Debt dismay at new mental health guide
The Credit Services Association (CSA) has expressed disappointment and concern following the publication of a new debt and mental health guide, accusing its authors of ‘playing to the gallery’ and being out of touch with the modern debt collection industry to the detriment of its consumer audience.
Much of the good advice in the guide, it says, is subsequently devalued by a reversion to prejudicial stereotypes that depict the industry as being wholly adversarial, and do little to suggest that the consumer will be in any way treated fairly.
Commenting on the publication of the Guide to Mental Health & Debt 2012 from moneysavingexpert.com, CSA President Sara de Tute is particularly concerned at the unnecessary use of emotive language: “The guide uses words such as ‘bullying’ and ‘harassment’ that do both the collections agencies and the consumers a gross disservice,” she says.
“Whilst our members have different strategies for dealing with consumers’ accounts, many of our members now have specific teams to handle cases where mental health is an issue, and have close working relationships with the major money advice organisations, none of which is mentioned in the guide and would be to the consumers’ advantage. It does not paint a true picture of what the consumer can expect, and simply feeds an existing prejudice.”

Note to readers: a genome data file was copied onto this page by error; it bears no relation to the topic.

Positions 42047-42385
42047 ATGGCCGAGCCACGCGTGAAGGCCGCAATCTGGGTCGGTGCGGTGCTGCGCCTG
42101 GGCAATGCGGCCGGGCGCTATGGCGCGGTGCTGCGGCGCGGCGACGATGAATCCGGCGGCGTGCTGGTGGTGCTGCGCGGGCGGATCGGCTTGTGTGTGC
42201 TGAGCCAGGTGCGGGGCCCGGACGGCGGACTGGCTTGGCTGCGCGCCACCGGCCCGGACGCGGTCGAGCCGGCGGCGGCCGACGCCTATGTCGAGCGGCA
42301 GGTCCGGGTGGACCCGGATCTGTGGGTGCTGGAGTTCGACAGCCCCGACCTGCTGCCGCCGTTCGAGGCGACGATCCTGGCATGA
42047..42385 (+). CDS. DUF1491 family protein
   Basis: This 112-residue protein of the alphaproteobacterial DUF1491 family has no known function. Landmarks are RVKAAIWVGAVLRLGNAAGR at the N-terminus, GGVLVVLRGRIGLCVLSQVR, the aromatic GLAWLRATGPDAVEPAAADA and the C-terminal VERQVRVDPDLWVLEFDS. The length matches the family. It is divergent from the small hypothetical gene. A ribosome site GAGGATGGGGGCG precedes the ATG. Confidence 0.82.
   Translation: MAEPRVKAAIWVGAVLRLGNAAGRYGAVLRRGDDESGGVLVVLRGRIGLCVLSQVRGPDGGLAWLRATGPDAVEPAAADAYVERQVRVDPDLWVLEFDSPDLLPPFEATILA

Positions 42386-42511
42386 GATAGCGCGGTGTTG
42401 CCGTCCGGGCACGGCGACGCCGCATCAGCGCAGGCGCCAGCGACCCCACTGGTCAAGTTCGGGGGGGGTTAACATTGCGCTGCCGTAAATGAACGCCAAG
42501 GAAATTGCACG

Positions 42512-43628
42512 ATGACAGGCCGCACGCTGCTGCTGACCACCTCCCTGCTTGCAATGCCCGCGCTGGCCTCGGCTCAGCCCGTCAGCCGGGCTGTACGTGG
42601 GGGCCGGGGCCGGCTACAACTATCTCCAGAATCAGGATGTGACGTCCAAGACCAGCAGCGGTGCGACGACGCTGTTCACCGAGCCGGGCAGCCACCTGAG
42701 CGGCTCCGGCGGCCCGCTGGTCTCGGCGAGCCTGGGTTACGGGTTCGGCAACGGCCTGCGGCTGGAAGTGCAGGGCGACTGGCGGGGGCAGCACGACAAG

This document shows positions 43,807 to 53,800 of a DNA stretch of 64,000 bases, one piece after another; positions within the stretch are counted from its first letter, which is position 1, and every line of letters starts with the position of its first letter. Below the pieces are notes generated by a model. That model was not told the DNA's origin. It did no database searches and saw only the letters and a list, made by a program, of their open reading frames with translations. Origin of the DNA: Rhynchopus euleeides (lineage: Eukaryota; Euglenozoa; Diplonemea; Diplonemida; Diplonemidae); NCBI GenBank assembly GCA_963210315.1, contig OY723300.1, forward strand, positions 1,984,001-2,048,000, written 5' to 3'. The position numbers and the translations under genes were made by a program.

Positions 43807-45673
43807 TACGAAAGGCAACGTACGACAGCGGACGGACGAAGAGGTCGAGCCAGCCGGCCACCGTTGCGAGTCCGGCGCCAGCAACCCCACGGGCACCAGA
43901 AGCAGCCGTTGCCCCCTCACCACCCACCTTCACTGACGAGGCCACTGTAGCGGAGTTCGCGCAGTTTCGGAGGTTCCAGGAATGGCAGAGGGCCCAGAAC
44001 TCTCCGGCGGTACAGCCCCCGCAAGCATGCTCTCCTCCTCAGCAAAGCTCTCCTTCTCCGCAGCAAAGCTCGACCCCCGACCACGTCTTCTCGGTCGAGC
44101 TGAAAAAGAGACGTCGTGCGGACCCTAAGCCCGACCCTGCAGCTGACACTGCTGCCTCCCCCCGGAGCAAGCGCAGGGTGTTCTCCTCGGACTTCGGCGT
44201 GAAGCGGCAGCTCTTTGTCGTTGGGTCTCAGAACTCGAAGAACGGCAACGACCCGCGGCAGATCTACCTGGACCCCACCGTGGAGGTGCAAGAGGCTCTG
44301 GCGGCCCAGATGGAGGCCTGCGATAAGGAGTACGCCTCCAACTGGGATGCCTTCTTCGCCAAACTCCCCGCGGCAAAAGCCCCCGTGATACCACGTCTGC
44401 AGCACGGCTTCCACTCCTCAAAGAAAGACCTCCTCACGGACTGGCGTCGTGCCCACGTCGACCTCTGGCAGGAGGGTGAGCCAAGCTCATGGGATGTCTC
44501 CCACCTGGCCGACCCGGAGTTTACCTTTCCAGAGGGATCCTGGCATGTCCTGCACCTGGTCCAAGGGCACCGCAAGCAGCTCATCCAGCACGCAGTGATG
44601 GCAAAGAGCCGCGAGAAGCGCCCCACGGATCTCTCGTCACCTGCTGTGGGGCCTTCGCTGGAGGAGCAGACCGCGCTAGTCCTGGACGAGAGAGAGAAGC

Although the CSA cannot speak for bailiffs, it is concerned about the advice given in the guide: “The advice is effectively to bolt your doors and windows if a bailiff calls, which is again depicting a scene of terror that is completely out of all proportion to real life,” Sara says.
“It casually dismisses the fact that consumers are obliged to engage with a bailiff who has been appointed by the courts, and refers only to bailiffs collecting Council tax without explaining that they can be used to collect outstanding county court judgments.”
Sara believes that the guide will be viewed with dismay by CSA members: “No-one is pretending that the world of collections can ever be perfect,” she says, “or that one person’s experience will always be the same as another’s. No-one likes to be asked to pay back a debt. But to suggest that the whole experience will be a nightmare is harsh and simply untrue.”
“The authors would have served their audience better by telling them to engage with the collections agencies, rather than simply heightening their sense of fear. It is a missed opportunity.”